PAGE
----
Record Display for the EPA National Library Catalog


Main Title Composted Municipal Refuse as a Soil Amendment.
Author Hortenstin, C. C. ; Rothwel, D. F. ;
CORP Author Florida Univ., Gainesville.
Year Published 1973
Report Number EP-00250; 670/2-73-063;
Stock Number PB-222 422
Additional Subjects ( Solid waste disposal ; Composts) ; ( Fertilizers ; Composts) ; Refuse disposal ; Plant growth ; Germination ; Nitrification ; Grain sorghum plants ; Tomatoes ; Cranberry beans ; Pearl millet ; Turnips
Library Call Number Additional Info Location Last
NTIS  PB-222 422 Some EPA libraries have a fiche copy filed under the call number shown. 07/26/2022
Collation 67p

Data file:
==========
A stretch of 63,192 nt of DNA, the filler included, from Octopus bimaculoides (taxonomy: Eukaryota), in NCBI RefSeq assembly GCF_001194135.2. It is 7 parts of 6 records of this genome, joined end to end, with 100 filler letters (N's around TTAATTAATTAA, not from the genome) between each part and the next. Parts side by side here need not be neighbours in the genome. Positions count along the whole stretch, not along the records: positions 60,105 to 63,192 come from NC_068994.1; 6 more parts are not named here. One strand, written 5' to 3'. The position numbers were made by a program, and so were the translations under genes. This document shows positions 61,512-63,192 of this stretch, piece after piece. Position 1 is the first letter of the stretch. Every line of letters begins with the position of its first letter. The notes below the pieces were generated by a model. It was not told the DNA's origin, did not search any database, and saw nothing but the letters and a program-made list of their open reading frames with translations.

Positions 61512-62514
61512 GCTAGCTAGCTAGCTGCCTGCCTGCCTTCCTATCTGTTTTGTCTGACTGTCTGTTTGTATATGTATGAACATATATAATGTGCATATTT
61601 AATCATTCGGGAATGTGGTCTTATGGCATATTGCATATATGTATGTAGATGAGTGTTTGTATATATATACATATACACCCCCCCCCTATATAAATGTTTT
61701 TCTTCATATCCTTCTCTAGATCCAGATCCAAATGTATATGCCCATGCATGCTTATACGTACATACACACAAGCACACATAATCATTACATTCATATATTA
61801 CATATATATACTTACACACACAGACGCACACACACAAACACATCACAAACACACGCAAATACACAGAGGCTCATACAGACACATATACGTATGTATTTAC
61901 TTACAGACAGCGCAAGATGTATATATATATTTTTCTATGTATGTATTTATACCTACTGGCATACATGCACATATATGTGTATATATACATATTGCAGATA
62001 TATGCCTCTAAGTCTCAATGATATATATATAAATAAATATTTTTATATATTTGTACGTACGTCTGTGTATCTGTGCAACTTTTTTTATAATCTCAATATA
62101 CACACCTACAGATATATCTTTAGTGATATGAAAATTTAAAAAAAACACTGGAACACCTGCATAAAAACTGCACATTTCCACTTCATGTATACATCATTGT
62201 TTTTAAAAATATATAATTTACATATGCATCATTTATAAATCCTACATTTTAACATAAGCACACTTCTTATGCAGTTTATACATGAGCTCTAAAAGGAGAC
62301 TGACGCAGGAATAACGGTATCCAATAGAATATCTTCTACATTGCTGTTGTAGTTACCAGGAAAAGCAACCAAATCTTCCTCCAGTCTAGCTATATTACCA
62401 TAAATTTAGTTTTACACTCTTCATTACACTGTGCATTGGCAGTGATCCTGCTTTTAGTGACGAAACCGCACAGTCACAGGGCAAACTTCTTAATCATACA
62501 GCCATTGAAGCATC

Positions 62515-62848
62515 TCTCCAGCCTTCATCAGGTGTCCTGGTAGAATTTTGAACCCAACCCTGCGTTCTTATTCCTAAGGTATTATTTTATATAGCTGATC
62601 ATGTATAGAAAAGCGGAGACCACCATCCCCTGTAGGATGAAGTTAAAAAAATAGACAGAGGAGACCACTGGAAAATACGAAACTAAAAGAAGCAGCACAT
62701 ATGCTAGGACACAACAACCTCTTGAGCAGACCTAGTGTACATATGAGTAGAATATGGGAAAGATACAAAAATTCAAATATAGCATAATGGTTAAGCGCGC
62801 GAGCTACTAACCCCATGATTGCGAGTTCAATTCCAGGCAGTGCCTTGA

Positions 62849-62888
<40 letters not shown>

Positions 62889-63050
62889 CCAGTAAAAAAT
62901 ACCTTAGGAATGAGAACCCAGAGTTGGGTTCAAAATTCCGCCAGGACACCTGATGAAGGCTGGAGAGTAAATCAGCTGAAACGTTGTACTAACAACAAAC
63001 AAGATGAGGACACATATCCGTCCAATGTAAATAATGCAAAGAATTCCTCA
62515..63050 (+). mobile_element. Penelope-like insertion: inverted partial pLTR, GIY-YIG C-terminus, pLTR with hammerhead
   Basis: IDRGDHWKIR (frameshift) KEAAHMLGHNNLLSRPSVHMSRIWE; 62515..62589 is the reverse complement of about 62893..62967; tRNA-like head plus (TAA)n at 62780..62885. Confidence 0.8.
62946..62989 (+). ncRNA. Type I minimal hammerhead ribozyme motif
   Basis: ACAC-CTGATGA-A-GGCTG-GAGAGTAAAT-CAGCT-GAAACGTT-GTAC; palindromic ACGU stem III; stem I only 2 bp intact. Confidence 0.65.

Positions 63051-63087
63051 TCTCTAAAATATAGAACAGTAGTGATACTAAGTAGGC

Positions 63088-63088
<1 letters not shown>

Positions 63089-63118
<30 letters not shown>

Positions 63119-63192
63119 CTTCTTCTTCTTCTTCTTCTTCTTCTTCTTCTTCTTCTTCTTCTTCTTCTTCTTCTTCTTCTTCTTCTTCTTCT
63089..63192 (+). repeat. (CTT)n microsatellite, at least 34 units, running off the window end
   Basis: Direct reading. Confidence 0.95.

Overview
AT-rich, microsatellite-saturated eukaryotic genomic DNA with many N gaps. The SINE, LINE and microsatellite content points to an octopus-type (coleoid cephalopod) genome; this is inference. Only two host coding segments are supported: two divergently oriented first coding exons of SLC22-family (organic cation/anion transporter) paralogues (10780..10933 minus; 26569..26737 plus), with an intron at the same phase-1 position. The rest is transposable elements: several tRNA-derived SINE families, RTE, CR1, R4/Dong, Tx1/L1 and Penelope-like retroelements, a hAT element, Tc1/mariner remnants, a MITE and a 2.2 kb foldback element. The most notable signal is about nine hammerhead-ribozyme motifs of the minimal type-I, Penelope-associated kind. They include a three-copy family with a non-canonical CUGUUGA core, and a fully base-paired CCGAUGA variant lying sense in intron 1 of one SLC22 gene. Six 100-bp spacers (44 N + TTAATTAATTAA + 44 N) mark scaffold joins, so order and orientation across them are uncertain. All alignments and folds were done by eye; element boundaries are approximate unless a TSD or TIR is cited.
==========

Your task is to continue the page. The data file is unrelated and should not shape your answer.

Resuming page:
Processed residential refuse from four municipal composting plants was evaluated as a source of plant nutrients and as a soil amendment. Indicator plants were turnip, pearl millet, cranberry beans, tomato, and sorghum. Three of the composts used were high in carbon and low in nitrogen, which resulted in delayed nitrification accompanied by poor plant growth. Total soluble salts in those composts were relatively high and could affect seed germination. Extracts of compost (160 g/500ml H2O) greatly reduced germination in radish and turnip seed, and extracts from 320 g compost/500ml H2O reduced germination to 0 in turnip and radish seed and to about 40 percent in oat and millet seed. After a period of time in the soil, compost applications above 32 metric tons/ha increased plant yields and improved soil cation exchange capacity and water-holding capacity. In laboratory studies with compost incorporated at various levels in Arredondo sand, almost no nitrification occurred. When mixed with cow manure in equal parts, compost effectively curtailed nitrification in the cow-manure almost 100 percent. (Modified author abstract)